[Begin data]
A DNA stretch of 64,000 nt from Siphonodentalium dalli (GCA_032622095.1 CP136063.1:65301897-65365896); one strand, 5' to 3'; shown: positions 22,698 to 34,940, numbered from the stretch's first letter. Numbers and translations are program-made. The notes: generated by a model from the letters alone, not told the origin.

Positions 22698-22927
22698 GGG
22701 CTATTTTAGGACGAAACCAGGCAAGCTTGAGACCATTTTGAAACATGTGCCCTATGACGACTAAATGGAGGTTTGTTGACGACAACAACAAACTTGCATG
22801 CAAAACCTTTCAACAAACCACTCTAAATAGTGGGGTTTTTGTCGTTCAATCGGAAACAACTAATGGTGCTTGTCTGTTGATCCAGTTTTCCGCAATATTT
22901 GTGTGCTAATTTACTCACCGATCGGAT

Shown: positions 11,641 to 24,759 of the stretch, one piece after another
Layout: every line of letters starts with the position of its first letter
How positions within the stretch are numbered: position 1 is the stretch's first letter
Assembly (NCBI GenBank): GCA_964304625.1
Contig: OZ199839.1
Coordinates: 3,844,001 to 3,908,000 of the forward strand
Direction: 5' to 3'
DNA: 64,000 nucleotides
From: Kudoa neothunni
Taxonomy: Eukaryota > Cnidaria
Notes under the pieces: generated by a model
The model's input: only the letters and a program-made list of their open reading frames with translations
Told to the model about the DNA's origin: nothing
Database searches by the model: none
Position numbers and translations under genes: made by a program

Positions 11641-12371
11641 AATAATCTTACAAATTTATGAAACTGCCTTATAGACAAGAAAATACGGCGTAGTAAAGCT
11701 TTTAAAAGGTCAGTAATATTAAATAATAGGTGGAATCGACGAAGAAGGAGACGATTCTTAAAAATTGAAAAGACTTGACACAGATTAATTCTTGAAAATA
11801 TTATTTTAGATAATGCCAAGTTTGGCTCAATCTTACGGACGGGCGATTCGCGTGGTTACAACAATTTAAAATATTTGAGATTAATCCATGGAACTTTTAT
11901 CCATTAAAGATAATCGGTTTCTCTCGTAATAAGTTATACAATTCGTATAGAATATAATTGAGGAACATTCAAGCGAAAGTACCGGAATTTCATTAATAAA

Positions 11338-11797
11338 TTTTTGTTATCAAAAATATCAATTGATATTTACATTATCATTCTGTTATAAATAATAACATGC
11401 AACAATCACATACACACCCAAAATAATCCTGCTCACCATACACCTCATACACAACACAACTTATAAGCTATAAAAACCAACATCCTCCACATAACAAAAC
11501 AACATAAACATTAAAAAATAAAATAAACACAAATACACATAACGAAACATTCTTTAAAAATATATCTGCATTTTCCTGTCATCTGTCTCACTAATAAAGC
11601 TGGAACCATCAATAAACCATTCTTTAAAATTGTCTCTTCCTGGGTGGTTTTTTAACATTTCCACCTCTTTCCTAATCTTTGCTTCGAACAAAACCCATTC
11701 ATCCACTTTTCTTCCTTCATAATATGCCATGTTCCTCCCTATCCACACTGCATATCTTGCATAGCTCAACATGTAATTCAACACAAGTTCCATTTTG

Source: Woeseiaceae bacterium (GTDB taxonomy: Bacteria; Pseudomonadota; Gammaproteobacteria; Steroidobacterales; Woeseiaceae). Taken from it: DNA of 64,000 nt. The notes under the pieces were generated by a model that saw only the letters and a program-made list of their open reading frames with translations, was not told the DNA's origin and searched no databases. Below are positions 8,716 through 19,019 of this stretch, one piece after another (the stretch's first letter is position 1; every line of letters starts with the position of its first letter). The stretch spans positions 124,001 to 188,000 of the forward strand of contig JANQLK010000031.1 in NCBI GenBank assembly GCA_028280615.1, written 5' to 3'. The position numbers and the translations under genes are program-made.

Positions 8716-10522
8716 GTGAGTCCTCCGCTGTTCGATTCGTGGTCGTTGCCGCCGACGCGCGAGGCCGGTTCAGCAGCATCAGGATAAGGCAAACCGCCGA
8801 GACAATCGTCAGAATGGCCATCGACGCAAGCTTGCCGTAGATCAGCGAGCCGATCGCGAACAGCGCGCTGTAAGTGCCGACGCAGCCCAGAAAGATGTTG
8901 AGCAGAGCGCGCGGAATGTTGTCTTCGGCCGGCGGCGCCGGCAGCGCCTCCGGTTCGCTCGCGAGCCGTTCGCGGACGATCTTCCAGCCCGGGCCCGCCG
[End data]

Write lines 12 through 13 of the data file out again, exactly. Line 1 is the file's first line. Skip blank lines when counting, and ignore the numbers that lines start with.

Coordinates: 3,844,001 to 3,908,000 of the forward strand
Direction: 5' to 3'